Africa’s Embrace is author Mark Wentling’s (Honduras 1967–69, Togo 1970–73; staff: Togo, Gabon, Niger 1973–77) fictional account of the adventures of a young man named David from Kansas who travels to Africa to follow his destiny, and becomes caught up in a mystical, larger-than-life adventure. Upon arrival, he is renamed “Bobovovi” and chosen by the spirit world to ride the “mountain moonbeam” and become “transformed” by an ancient baobab tree. Bobovovi does his best to make his goodwill prevail, but his humanitarian work is fraught with unforeseen, unusual challenges. He moves from one surprising adventure to another, telling an African story unlike any the reader has ever heard before. Africa changes him in unimaginable ways, and those changes are inculcated into the reader in order to teach a wide variety of lessons, helping the reader to better understand Africa and Africans Although Africa’s Embrace is literary fiction, the novel is, . . .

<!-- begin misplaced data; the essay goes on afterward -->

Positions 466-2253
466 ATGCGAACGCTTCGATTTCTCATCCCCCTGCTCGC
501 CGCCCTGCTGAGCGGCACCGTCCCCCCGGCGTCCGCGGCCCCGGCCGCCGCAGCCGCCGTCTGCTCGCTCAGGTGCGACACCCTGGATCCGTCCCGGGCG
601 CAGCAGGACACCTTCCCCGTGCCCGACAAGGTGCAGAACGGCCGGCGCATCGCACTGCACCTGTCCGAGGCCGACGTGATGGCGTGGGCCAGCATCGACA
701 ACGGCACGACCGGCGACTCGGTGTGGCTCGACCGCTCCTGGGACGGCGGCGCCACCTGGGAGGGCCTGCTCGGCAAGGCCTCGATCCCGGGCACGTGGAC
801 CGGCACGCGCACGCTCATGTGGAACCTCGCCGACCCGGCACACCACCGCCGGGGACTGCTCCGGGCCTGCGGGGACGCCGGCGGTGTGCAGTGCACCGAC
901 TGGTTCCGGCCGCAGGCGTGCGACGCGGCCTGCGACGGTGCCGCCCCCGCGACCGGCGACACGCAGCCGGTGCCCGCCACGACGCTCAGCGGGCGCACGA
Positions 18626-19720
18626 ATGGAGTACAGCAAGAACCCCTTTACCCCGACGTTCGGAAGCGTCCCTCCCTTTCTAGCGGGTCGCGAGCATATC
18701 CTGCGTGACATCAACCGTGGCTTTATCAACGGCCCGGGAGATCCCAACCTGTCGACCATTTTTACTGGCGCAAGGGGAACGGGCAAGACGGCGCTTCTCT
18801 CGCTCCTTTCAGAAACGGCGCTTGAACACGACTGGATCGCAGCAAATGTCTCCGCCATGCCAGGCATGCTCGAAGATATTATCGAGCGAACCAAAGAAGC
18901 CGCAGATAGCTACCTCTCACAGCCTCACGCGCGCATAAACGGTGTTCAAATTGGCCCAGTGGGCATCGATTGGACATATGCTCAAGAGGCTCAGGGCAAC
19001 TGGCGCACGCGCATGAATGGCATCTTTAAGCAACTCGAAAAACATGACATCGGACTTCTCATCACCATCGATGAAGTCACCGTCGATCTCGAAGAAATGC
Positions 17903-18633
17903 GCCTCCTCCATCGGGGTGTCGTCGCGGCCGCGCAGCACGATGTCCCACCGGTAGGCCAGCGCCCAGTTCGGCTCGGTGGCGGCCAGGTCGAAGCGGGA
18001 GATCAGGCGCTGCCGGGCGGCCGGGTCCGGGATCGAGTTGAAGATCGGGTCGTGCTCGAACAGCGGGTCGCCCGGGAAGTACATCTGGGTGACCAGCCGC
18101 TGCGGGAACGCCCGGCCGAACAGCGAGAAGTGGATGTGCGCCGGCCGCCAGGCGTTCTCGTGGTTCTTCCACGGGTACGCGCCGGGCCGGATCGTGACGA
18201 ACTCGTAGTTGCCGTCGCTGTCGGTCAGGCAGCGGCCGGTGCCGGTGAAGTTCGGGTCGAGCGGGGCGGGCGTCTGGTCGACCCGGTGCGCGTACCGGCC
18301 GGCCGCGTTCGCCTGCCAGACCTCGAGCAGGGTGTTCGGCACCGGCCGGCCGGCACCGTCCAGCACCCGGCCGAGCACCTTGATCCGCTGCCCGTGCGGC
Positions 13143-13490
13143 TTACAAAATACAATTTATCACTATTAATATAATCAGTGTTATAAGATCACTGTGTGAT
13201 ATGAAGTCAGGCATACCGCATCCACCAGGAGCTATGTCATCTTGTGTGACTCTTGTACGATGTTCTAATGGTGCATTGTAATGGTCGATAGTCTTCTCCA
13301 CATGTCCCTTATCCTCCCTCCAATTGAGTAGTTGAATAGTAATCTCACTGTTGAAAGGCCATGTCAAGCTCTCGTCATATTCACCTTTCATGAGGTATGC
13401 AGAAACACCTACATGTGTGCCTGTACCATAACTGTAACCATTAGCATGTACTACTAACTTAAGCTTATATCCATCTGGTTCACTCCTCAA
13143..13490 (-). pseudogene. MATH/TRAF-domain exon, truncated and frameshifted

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Peace Corps Writers Publishes Jason Gray’s Glimpses through the Forest

Peace Corps Writers — the publishing arm of Peace Corps Worldwide — is happy to announce the publication of Glimpses through the Forest: Memories of Gabon by Jason Gray (Gabon 2002–04). Situated in Central Africa, the nation of Gabon is a vibrant and mysterious place full of rich history, diverse culture, and stunning biodiversity. In the midst of the African rainforest, a Peace Corps Volunteer from Montana is thrust into a new life of adventure and discovery. From close encounters with forest elephants to classroom teaching challenges, this retelling of one man’s experiences takes readers on an extraordinary journey through daily life, cultural events, and ongoing conservation efforts, and shares his love affair with a country that will forever own a piece of his heart. This new book by Jason Gray (Gabon 2002–04) leaves readers with an impression of having shared in his experiences. Gray’s underlying reverence for Gabon and . . .

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Cong. Mike Coffman (R-CO) vs Peace Corps

John is away from his computer for a couple of days but I didn’t want you to miss this article at ThinkProgress.com. (Thanks to Tom Gallagher – another Ethie 1 –  for the “heads up.” — Marian PS – They have changed the link so go to that site and search for “peace corps”

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Sargent Shriver dies